Social Media is important for any company that hopes to survive and grow in the next few years. If people aren't buying your biscuits I can damn well be sure their bitching about them on twitter and they'll tell you why. For service companies, using social media is key to understanding your users wants and needs. As for community, this is when you want to take your brand that step closer to your audience. This is where you want to create a kind of consumer that is a brand ambassador without handing over your hard earned cash. It takes time and you have to see it for the long term - it's not a quick fix. It can have many advantages but it is a brand by brand situation, speak to many people to find out what will suit you best.

PS. I am not a guru. If you call yourself a Social Media Guru you're a twat. If you are on the hunt for someone to help you with social media and you put Social Media Guru as the job title, you'll attract these twats. You'll also attract people who talk more that they do, yes they'll impress you with the latest SM news and the last article they read on Mashable but what have they actually done? The online digital industry is so new and continuously changing and evolving that calling yourself a Guru is pretty small minded. We're all learning... Even the experts!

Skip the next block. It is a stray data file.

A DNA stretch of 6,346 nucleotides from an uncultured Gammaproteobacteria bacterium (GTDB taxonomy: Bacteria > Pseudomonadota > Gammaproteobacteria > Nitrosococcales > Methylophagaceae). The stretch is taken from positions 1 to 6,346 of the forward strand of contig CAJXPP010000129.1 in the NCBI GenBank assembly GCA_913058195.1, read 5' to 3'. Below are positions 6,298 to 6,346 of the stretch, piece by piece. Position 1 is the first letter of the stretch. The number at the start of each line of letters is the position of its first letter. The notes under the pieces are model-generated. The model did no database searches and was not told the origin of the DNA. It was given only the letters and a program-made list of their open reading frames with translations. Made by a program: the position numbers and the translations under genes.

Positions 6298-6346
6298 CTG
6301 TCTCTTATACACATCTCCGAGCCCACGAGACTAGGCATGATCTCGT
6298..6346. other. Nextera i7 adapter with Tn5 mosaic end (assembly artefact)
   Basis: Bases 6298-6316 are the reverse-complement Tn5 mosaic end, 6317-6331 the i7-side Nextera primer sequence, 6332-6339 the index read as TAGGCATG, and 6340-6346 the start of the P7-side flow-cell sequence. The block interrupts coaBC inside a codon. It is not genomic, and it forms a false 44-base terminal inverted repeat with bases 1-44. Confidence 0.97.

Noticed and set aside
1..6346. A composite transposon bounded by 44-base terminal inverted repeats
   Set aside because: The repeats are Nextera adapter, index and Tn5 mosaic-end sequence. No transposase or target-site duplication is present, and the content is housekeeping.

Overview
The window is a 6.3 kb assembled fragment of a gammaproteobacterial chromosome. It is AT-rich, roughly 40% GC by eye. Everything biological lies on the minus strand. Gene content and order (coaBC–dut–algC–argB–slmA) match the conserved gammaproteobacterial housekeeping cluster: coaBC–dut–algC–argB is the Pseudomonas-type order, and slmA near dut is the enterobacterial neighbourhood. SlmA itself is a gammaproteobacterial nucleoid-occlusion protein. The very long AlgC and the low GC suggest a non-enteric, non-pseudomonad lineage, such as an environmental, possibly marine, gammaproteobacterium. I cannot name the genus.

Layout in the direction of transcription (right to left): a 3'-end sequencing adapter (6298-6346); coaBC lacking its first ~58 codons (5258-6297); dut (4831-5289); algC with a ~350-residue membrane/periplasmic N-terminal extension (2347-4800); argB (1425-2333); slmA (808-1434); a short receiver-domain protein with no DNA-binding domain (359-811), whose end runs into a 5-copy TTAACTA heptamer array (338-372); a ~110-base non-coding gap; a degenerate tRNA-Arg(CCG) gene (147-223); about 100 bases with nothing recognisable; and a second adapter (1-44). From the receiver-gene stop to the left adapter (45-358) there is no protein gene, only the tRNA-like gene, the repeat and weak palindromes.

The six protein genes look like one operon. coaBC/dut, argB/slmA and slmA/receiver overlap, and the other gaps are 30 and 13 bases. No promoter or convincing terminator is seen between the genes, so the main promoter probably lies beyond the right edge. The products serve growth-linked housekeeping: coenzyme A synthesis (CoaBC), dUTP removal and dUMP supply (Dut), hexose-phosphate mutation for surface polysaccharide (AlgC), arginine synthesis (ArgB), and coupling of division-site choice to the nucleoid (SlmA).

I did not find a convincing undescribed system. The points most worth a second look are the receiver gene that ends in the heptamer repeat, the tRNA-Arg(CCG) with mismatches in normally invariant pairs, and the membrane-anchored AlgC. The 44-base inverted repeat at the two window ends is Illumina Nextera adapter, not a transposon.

Nail Wraps

I'm a little obsessed with nail art and on a recent trip to New York I got a decent haul from Sephora. Now some of you might remember that Sephora was once in the UK - it failed and left. My world is now a darker place.

The collection I purchase included what Sephora like to call Real Lacquer Strips, or to you and me Nail Wraps. This was my first attempt - I'm supper happy with them and I'm actually surprised at how easy they were to apply. Not only that, they were dry straight away and there is zero chance of smudging. As a result I tootled on down to boots and picked up some Nail Rock wraps. No they aren't as wonderful as the design I got from NYC but they'll hold me over until I can get a loving friend to send me some...


The Future Of Digital Social Sharing

I love a good infograph and a love sharing one even more. Sharing, it's like giving a gift. No matter how much we do it for other people, there always is some personal reward in it.

I am totally hooked on my Google Reader. I have it set up so it brings me my very own feed of personal interests, sorted into categories, so if I feel like flicking through thousands of nail art images I can, and if I want the latest Social Media news, I also have that.